The Court denied a Motion for Preliminary Injunction under the North Carolina Trade Secrets Protection Act.
Plaintiff had failed to show a likelihood of success on the merits, for a number of reasons. First, the manufacturing process which Plaintiff claimed was a trade secret was not meeting the requirements of the third party buyer involved, which caused the Defendant to develop its own process. Second, there was evidence that some of the technology was widely known and used in the industry. Finally, Plaintiff had never insisted on a confidentiality agreement to protect the claimed trade secret information and had in fact shared some of the information with the Defendant. The Defendant’s signature on logs stating that it might be exposed to trade secret information was insufficient.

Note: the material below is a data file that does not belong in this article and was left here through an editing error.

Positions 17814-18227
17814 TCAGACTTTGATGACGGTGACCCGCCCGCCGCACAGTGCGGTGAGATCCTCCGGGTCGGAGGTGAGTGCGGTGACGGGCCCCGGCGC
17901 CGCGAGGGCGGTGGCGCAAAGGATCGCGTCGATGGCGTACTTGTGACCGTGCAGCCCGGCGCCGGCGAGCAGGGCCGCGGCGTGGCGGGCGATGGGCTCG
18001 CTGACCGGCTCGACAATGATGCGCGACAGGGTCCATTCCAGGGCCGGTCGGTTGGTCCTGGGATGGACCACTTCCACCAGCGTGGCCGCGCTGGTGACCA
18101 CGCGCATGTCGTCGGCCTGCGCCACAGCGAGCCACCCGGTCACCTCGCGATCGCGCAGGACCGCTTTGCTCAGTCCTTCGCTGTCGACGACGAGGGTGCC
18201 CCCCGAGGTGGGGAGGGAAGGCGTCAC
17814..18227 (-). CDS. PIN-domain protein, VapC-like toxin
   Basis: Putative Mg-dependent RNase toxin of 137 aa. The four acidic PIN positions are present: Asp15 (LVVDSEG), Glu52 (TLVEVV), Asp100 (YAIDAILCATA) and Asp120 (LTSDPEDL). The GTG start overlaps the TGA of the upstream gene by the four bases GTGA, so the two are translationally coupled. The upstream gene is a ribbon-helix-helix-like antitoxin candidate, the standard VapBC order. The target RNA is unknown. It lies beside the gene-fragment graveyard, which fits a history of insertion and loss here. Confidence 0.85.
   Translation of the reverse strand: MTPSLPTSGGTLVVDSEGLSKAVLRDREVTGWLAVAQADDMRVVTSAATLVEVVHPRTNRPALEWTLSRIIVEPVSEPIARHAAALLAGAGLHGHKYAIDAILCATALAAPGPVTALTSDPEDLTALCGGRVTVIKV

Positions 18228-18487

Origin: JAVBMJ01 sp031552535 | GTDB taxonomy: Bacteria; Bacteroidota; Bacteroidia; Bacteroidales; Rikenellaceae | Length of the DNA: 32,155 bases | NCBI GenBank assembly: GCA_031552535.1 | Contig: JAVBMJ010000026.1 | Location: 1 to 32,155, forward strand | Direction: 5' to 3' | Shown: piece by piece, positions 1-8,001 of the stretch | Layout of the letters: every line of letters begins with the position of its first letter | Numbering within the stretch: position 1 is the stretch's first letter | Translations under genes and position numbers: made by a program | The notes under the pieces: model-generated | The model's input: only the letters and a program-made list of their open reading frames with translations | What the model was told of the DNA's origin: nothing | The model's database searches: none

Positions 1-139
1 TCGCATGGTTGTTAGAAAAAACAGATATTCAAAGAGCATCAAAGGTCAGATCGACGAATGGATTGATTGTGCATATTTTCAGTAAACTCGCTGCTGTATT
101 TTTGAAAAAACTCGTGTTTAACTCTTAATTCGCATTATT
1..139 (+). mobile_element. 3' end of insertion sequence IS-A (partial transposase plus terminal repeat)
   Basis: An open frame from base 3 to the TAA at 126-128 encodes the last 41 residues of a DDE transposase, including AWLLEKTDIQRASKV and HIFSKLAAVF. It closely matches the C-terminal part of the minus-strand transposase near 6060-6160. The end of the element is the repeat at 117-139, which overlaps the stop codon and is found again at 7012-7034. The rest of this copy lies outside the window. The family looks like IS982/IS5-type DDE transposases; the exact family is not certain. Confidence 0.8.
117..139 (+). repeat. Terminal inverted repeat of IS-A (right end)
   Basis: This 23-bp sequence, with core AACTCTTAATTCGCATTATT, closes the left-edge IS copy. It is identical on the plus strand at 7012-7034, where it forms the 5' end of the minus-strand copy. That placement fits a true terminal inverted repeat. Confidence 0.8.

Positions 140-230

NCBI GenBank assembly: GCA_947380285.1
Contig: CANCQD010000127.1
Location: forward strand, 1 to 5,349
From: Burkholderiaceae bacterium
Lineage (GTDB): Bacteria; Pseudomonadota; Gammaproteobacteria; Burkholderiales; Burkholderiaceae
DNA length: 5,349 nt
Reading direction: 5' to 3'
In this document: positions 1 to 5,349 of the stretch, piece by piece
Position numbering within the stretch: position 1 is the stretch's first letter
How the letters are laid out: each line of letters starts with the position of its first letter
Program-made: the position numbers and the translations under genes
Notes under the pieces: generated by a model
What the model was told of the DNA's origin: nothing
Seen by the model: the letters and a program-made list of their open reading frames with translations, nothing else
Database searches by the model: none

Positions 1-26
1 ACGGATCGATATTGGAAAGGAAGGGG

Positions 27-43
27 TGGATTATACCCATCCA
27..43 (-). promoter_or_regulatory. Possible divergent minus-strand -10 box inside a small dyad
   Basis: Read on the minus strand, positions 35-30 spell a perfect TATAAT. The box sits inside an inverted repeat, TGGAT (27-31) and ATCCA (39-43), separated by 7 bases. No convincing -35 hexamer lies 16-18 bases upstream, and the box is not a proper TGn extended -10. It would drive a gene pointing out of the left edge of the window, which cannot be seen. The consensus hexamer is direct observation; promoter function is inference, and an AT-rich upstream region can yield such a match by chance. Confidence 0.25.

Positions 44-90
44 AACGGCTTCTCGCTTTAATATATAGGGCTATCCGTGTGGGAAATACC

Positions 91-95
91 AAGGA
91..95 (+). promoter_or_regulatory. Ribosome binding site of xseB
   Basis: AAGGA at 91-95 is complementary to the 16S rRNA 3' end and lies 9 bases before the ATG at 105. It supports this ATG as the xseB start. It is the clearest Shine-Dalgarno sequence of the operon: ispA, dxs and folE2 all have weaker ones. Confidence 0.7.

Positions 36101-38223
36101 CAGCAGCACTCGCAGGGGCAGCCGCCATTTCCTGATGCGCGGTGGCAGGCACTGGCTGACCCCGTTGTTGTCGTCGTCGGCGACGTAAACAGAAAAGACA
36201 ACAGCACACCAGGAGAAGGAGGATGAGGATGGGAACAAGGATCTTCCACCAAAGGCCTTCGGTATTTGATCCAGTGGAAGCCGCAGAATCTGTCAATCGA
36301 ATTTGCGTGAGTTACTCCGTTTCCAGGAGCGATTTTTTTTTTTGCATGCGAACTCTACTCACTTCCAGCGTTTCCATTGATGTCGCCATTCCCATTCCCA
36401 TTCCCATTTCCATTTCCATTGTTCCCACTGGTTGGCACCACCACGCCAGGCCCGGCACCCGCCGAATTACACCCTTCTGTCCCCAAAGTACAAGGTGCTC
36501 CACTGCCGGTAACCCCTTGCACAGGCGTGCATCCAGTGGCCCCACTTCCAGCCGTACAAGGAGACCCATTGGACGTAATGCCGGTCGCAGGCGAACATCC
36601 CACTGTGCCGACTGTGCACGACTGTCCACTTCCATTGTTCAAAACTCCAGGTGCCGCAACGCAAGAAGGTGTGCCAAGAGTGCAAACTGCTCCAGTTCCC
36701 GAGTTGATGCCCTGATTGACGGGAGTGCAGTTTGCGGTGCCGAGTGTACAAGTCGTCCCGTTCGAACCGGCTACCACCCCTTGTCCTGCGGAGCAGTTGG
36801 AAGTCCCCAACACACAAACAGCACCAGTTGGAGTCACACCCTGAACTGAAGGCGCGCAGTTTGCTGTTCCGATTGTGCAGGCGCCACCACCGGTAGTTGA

The Plaintiff had furthermore failed to show irreparable harm, given that its claim was that the Defendant had misappropriated the process in order to sell to their common customer. The Court held that "it should be relatively simple for Plaintiff to calculate its damages, which will be measured either by Plaintiff’s lost profits or the extent of Defendant’s unjust enrichment resulting from the alleged violation of the NCTSPA."
Brief in Support of Motion for Preliminary Injunction